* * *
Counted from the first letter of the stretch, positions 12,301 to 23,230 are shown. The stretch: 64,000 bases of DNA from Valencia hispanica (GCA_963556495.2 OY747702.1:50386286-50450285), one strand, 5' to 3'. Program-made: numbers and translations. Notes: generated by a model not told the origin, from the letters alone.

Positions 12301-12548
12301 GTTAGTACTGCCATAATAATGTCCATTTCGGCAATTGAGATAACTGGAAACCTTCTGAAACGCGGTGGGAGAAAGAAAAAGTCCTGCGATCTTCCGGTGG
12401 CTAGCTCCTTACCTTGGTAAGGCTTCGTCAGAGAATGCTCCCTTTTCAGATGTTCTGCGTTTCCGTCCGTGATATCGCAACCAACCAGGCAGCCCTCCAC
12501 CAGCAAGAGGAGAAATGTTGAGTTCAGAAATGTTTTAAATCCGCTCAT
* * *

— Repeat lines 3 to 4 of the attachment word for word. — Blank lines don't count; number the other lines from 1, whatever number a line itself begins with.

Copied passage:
12301 GTTAGTACTGCCATAATAATGTCCATTTCGGCAATTGAGATAACTGGAAACCTTCTGAAACGCGGTGGGAGAAAGAAAAAGTCCTGCGATCTTCCGGTGG
12401 CTAGCTCCTTACCTTGGTAAGGCTTCGTCAGAGAATGCTCCCTTTTCAGATGTTCTGCGTTTCCGTCCGTGATATCGCAACCAACCAGGCAGCCCTCCAC